Wednesday, 9 January 2013

Recipe corner - D's frankly amazing mussel and saffron soup

So let us attempt to leave all the doom and gloom behind us and talk Nice Things to Eat.  And this, my friends, is one of my all time favourites.  It would probably be the course with which I would start my final meal on Earth – and I don’t generally hold with soup as a starter.  Even people who think they don’t like seafood love this soup.  In fact, just thinking about this soup (while writing the post) is making me slightly sad that I don’t have a bowlful for my tea.

As with most favourite dishes it comes with a little back story.  Although in this case, the story is pretty much – went on holiday, had this soup, came home and took to the kitchen to recreate.  But imagine, if you will, Paris in early November: crisp, clear days and star flecked nights, a young(ish) couple still in the heady days of early romance, a tiny bistro tucked away somewhere near Montmartre.  That’s what I think about when I eat this soup.  And I also think, gosh, I like mussels.

Incidentally, the powder you can see on top of the soup in the picture is dehydrated mussel powder.  Which is made by, er, dehydrating mussels in a low oven. D has dehydrated prawn powder in his kitchen cupboard as well.  He goes in for pretention.


1 kg mussels
2 pinches saffron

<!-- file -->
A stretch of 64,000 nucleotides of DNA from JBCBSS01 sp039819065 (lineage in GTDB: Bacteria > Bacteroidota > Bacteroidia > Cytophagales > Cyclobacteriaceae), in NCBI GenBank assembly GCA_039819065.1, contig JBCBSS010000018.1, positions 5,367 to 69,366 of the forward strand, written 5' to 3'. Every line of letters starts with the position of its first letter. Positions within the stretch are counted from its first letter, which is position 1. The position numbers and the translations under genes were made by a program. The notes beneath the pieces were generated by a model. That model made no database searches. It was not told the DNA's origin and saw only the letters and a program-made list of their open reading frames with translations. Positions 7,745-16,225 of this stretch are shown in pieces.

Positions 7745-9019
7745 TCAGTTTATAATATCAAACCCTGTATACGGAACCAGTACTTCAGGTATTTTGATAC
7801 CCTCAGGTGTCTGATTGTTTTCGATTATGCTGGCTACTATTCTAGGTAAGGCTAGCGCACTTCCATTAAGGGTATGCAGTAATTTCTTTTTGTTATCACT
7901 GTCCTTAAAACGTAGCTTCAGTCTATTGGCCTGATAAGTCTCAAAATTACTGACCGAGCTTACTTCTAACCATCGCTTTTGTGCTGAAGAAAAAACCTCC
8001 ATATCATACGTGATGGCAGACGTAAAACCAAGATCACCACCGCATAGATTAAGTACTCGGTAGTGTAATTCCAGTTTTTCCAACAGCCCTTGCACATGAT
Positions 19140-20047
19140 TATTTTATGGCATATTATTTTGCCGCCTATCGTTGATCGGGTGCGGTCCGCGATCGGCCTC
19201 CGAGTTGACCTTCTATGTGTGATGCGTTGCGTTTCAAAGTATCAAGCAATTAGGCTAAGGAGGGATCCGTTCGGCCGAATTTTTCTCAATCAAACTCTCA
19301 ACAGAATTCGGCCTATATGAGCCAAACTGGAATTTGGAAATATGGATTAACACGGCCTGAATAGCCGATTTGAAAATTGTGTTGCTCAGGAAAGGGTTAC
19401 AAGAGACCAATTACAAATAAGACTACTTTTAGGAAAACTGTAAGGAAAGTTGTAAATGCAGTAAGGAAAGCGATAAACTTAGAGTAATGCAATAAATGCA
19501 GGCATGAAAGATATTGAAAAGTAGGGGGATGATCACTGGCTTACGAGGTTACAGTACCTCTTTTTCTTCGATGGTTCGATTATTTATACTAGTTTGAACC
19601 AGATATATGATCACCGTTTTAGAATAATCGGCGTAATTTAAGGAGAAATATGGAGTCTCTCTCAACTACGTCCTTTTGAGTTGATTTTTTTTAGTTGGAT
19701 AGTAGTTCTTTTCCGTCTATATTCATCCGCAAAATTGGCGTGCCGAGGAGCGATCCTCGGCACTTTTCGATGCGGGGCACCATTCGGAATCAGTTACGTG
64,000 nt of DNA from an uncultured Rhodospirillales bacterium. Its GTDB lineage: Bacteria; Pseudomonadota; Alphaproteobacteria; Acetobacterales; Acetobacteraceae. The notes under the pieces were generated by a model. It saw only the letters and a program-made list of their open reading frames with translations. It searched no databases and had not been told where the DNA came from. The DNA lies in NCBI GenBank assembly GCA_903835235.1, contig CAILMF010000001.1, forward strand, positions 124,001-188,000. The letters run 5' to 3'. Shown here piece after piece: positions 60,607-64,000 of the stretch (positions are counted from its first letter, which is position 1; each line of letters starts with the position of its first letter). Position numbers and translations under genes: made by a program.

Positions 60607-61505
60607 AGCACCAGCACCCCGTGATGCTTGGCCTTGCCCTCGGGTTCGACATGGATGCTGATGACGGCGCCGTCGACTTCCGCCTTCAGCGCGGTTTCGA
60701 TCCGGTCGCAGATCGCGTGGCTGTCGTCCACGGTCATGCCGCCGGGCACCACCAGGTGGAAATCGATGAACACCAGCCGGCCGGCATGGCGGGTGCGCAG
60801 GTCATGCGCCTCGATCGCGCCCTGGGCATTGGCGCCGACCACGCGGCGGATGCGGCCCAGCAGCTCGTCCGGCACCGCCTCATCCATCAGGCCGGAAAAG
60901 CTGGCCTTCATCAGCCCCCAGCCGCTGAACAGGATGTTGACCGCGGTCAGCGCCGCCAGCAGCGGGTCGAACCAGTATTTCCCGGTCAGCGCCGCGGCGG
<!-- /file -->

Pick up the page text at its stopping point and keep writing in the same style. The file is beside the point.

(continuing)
500ml white wine
50g butter
5 shallots, chopped finely
2 large garlic cloves
30g plain flour
200ml skimmed milk
200g half fat crème fraiche (ensure that this is at room temperature before adding)

Serves 6, 7 pro points per portion
First prepare your mussels – de-beard, discard damaged ones, give a quick rinse - you know the drill.

In a large pan, bring all but a 50ml shot glass of  the white wine to the boil and then tip in your mussels and cook briskly for around 5 minutes until all of them are open (any that aren’t open at the end of cooking should also be discarded).  To the extracted shot of wine, add the saffron and leave to infuse.

When the mussels are cooked (the point at which the majority of the shells have opened to reveal their plump treasures), drain over a large bowl.  D recommends muslin to ensure any grit is caught.  Put aside the delicious liquor and set about removing all the mussels from their shells.  Yes, a slightly tedious job but cook's prerogative – you get to nab a few at this stage.

Now rinse and wipe out your pan and put the butter on to melt while you blitz the shallots and garlic into a smooth puree.  Add this to the melted butter and cook for around five minutes, after which time add the flour and stir vigorously into a smooth paste. 

Ladleful by ladleful return the reserved mussel liquor to the pan, simmering for a minute or so when it has all been incorporated.  You can now add your golden shot of saffron infused wine, the milk and the crème fraiche.  Simmer gently, while whisking, until you have a fragrant, creamy soup base.  The mussels can now be returned to the pan to warm through while you, the cook, season to taste.

1 comment:

  1. Aaaaargh......drooool. Sounds gorgeous! I WILL be attempting it!!